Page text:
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Substance Abuse and Mental Health Services Administration
Center for Mental Health Services
National Center on Women, Violence, and Trauma
A Free Web-Based Technical Assistance Teleconference
Adapting Trauma Treatment for African American, Latina and Other Special Populations
November 9, 2005
2:00-3:30 PM (EST)
In listening to the voices of trauma survivors, we have become increasingly aware of the central role that trauma and violence play in the development of substance abuse and mental health problems. A number of integrated group interventions have been developed to build trauma recovery skills, and evidence of their effectiveness is beginning to accumulate. Will these models work in your programs? Are they sensitive to the needs of the people you serve or represent? How can providers partner with trauma survivor/consumers to adapt a trauma intervention to their culture and circumstances? This teleconference will give providers, trauma survivors/consumers, and policymakers an opportunity to learn from those who have been seeking answers to these questions. Discussion will include:
- Questions to consider when adapting a model for a specific cultural group
- A consumer and woman of color’s view of what we should know about working with women of color and their families
- A formal adaptation of the Trauma Recovery Empowerment Model for Latina women: A case study
- Adapting Seeking Safety for African American Women informally: A case study
Who Should Participate?
* Consumer/trauma survivors interested in joining together to make a difference for others like themselves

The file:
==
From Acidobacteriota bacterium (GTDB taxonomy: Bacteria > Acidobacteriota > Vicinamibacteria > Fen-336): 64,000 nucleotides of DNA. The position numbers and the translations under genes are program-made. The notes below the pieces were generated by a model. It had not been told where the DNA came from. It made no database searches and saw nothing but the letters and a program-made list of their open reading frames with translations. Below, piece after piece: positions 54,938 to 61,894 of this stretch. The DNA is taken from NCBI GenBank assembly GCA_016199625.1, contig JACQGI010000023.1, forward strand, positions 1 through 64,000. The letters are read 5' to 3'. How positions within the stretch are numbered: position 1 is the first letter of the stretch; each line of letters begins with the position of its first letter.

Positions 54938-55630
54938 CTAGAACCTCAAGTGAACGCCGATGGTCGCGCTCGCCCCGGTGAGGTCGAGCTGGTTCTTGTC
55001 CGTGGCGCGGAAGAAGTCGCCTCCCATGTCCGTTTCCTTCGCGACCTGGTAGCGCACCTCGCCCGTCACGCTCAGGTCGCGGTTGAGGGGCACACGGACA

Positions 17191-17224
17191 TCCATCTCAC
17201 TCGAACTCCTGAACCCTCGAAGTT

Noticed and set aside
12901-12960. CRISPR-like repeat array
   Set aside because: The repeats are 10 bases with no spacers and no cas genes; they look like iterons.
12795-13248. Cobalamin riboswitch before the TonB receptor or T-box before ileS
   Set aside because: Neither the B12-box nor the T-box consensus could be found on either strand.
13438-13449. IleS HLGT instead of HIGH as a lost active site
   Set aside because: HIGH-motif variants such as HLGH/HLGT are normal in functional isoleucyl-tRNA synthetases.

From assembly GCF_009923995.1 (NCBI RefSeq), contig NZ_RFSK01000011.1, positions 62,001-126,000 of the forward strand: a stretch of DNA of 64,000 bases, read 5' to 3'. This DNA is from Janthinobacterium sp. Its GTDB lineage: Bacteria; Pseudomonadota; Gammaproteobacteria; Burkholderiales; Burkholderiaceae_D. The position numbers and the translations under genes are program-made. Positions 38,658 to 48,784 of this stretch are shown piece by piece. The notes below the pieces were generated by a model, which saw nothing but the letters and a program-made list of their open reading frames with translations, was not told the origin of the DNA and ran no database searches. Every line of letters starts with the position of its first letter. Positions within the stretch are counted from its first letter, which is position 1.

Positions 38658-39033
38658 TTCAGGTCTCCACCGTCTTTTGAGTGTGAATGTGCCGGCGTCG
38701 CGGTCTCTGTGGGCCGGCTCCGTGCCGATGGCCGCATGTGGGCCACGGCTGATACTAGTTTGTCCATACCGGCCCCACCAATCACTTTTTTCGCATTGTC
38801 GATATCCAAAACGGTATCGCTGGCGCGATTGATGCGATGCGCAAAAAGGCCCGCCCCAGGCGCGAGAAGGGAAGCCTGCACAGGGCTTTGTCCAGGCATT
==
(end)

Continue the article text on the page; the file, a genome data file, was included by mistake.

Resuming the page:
* Providers who wish to improve their services by developing consumer/survivor partnerships
* Policymakers applying for mental health system transformation grants or other state incentive grants or working toward creating trauma-informed service systems.
Kana Enomoto, M.A.
Special Assistant to the Director
Center for Mental Health Services
Substance Abuse and Mental Health Services Administration
Since coming to Health and Human Services as a Presidential Management Intern in 1998, Kana has played an instrumental role in raising the profile of racial and ethnic minority mental health issues at the federal level. Her current work spans a broad range of programmatic and policy issues, including workforce training to reduce racial and ethnic disparities, moving research into practice, and developing trauma-informed systems of care. Kana co-authored Transforming Mental Health Care in America: The Federal Action Agenda and the President’s New Freedom Commission on Mental Health Final Report. She also served as a Managing Editor for the Surgeon General’s Report Mental Health: Culture, Race and Ethnicity.
Hortensia Amaro, Ph.D.
Bouve College of Health Sciences